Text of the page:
December 17, 2014 – Section 101 of the Patent Act (35 U.S.C. 101) continues to be of concern for patent practitioners, patent applicants and patent owners. The language of this statute defines what constitutes patent eligible subject matter, as follows:

“Whoever invents or discovers any new and useful process, machine, manufacture, or composition of matter, or any new and useful improvement thereof, may obtain a patent therefor, subject to the conditions and requirements of this title.”

Using the statutory language as a guide, the courts and the United States Patent and Trademark Office (USPTO) have defined subject matter that is not eligible for patent protection. This is an update of that process.

USPTO Issues New Section 101 Guidelines for Patent Eligibility

On December 16, 2014, the USPTO published its new “2014 Interim Eligibility Guidance on Patent Subject Matter Eligibility” in the Federal Register (79 Fed. Reg. 74618). In this document, the USPTO gives patent examiners instructions for analyzing patent claims for subject matter eligibility under 35 U.S.C. §101 with respect to the judicial exceptions to patent eligibility of “abstract ideas, natural phenomena, and products of nature.”

This version replaces the guidelines issued in March 2014 and updates those guidelines on the “product of nature exception” in light of the Mayo and Myriad decisions. The new guidelines also supplement the June 2014 guidelines regarding the “abstract idea exception” in light of the Alice decision.

The March guidelines were issued in response to the Supreme Court decisions in Association for Molecular Pathology v. Myriad Genetics, Inc., 133 S. Ct. 2107 (2013) and Mayo Collaborative Services v. Prometheus Laboratories, Inc., 132 S. Ct. 1289 (2012). The June guidelines were issued in response to the Supreme Court’s decision in Alice Corporation Pty. Ltd. v. CLS Bank International, 134 S. Ct. 2347 (2014).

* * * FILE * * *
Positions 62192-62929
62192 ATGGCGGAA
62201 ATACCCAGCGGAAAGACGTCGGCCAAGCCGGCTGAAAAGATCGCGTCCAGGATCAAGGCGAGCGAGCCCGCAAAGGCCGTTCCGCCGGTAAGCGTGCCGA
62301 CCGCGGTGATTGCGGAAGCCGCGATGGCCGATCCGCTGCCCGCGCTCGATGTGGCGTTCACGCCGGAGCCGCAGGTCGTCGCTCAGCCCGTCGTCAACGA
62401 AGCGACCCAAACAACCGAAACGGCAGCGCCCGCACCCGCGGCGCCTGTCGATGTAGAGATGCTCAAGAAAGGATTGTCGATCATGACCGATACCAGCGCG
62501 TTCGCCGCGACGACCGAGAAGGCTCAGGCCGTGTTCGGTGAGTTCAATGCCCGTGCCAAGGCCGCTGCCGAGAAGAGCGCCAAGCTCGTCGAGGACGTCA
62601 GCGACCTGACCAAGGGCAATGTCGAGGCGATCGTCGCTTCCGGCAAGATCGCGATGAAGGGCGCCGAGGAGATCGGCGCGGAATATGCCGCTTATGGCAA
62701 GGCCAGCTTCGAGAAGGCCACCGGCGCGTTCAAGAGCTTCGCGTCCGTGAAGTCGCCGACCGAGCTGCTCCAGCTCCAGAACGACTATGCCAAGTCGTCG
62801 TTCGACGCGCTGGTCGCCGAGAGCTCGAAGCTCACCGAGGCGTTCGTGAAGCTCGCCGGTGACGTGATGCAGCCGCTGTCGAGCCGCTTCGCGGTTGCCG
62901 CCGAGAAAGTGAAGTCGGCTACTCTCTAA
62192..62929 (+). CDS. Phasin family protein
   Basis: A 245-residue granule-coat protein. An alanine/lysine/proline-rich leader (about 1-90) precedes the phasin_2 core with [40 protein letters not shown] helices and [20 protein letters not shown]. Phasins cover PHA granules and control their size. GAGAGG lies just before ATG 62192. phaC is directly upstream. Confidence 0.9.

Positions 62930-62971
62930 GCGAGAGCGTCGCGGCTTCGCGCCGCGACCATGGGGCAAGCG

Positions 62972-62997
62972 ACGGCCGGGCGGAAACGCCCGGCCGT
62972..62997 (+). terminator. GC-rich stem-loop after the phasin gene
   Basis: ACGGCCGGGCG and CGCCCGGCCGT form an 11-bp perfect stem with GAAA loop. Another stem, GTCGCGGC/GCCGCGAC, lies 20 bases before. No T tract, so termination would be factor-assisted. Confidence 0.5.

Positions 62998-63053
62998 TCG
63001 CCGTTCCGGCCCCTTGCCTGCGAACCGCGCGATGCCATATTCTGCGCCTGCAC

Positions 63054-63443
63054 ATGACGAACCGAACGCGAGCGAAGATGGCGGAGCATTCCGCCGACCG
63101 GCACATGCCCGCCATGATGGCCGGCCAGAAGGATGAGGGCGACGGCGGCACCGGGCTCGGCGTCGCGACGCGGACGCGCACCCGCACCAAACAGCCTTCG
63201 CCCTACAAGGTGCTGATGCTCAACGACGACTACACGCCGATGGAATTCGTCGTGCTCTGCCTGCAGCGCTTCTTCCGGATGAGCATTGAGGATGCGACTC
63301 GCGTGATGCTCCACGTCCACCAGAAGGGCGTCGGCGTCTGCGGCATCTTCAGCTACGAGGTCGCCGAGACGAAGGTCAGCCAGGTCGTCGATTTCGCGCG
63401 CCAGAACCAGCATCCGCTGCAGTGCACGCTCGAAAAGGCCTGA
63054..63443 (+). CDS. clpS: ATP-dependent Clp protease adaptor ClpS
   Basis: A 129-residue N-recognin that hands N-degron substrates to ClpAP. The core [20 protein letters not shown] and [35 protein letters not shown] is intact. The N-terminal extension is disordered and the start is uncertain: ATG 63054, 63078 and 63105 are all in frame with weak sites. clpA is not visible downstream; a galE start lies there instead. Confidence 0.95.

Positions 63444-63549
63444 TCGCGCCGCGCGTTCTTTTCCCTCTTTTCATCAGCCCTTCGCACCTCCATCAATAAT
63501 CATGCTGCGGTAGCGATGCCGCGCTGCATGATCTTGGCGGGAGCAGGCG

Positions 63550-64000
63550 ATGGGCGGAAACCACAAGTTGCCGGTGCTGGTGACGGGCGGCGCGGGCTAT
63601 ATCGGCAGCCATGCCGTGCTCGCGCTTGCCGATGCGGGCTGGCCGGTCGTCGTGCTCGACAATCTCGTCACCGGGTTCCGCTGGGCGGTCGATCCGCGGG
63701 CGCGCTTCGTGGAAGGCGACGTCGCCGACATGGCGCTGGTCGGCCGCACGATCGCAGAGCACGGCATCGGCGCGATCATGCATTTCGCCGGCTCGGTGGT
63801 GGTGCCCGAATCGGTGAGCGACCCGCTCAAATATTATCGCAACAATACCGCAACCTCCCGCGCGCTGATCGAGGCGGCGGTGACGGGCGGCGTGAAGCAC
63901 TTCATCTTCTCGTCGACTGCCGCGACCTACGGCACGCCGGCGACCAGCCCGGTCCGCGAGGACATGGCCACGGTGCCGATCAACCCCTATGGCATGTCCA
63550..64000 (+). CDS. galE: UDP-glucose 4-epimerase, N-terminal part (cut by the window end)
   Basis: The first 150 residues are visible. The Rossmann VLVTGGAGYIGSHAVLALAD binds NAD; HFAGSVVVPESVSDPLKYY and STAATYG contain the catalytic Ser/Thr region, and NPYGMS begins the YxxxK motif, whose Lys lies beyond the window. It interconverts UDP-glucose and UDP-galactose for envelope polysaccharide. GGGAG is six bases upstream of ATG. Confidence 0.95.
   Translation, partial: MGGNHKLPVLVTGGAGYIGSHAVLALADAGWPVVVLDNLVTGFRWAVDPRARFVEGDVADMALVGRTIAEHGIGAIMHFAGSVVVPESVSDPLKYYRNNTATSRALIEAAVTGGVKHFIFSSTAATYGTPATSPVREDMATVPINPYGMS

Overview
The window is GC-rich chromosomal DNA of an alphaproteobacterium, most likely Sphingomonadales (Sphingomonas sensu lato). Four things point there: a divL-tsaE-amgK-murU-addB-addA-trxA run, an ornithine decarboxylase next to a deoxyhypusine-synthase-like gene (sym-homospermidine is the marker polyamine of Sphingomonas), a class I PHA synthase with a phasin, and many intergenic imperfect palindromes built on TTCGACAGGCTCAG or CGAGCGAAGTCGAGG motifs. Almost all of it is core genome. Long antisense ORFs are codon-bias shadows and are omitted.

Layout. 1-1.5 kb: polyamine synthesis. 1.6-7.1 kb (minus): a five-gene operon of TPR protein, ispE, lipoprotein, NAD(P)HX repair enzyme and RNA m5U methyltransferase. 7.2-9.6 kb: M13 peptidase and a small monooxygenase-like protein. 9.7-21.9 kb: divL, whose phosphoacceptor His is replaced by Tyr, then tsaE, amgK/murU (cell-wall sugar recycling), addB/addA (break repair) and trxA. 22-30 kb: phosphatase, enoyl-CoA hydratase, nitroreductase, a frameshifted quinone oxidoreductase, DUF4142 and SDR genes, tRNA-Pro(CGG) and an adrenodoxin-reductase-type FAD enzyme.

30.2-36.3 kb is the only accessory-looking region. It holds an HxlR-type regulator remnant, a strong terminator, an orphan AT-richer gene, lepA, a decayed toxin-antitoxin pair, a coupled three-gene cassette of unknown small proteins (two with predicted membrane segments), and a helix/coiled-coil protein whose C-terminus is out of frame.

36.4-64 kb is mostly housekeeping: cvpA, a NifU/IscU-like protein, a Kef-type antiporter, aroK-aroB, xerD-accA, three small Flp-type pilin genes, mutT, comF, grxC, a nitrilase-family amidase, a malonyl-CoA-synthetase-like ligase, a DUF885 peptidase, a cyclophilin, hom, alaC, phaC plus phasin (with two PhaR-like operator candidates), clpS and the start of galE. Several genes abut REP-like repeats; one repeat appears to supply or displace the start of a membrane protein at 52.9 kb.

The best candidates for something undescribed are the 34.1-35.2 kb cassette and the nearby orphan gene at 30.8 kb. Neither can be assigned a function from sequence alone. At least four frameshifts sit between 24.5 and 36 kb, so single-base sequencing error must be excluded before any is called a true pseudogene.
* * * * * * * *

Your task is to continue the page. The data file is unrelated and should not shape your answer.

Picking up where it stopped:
The new guidelines provide an updated view of subject matter eligibility in line with Alice Corp, Myriad, Mayo, and recent case law. The new guidelines also respond to the public comments received pertaining to the March and June versions.

One important note is that the new guidelines do not constitute substantive rulemaking and do not have the force and effect of law. The guidelines are merely provided to the examiners (and the public) to provide better understanding and implementation of Section 101 analysis of patent claims, particularly with respect to the provisions of MPEP Sections 2105, 2106 and 2106.01.

Another important note is that the new guidelines are not intended to create any right or benefit, substantive or procedural, enforceable by any party against the Office. Rejections will continue  to be based upon the substantive law, and it is these rejections that are appealable. Failure of any USPTO personnel to follow the guidelines is not, in itself, a proper basis for either an appeal or a petition.

With respect to the “product of nature” guidance, the December guidelines are distinguished from the prior versions as follows:

  1. separates the “product of nature” analysis from the “significantly more” analysis for overcoming the exception;
  2. focuses on claims “directed to” a product of nature, rather than claims that merely “involve” a product of nature; and
  3. uses a “markedly different” analysis of characteristics that can include a product’s structure, function, and/or other properties as compared to its naturally occurring counterpart in its natural state.

The new guidelines regarding nature-based products replace the prior set of explanatory examples with a new set of examples, and according to the Office, include many examples suggested in public comments.